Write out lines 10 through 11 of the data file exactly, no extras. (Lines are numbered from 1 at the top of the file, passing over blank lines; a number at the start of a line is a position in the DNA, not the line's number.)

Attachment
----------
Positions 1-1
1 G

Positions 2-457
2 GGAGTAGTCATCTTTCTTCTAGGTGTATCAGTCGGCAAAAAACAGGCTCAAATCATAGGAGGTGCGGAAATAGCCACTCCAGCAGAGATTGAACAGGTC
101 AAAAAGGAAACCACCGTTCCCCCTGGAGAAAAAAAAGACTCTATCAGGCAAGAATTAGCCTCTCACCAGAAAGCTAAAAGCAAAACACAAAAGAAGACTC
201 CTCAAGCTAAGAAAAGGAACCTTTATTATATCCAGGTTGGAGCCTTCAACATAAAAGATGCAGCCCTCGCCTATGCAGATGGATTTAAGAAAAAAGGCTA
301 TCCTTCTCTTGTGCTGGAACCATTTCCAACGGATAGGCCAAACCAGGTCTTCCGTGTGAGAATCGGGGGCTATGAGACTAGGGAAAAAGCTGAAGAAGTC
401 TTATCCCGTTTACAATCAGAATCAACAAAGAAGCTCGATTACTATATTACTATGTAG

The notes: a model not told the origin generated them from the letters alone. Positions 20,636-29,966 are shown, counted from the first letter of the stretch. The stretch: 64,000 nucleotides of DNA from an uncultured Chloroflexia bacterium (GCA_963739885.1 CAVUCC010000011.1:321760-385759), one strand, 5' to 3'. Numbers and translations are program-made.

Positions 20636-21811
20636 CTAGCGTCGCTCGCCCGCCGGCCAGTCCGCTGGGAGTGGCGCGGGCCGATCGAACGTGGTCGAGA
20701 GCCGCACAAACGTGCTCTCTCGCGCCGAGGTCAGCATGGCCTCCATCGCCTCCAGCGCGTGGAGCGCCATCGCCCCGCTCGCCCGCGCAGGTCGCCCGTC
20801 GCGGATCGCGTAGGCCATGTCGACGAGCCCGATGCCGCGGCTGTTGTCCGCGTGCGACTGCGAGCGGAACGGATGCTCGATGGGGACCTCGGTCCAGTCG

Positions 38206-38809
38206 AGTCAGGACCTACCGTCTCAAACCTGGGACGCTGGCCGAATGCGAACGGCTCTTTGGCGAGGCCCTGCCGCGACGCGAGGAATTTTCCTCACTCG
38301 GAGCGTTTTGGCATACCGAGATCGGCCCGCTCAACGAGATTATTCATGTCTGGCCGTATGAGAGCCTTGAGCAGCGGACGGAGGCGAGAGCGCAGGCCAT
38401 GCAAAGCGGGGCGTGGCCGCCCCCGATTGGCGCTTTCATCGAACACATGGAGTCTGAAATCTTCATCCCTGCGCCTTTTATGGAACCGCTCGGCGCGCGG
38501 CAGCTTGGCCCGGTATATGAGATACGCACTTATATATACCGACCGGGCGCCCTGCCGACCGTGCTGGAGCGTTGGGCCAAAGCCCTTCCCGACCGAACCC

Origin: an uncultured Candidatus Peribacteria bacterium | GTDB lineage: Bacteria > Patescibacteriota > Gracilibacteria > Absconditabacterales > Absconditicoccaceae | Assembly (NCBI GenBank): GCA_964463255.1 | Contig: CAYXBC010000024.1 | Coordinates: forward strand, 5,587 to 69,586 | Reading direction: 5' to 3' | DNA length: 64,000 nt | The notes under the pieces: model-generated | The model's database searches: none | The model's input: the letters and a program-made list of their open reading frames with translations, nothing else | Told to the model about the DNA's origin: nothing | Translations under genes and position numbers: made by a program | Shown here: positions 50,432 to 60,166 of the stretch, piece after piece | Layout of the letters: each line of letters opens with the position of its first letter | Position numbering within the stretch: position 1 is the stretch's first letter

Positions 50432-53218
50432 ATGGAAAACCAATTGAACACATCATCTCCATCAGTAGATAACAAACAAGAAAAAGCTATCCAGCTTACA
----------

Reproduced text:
Positions 20636-21811
20636 CTAGCGTCGCTCGCCCGCCGGCCAGTCCGCTGGGAGTGGCGCGGGCCGATCGAACGTGGTCGAGA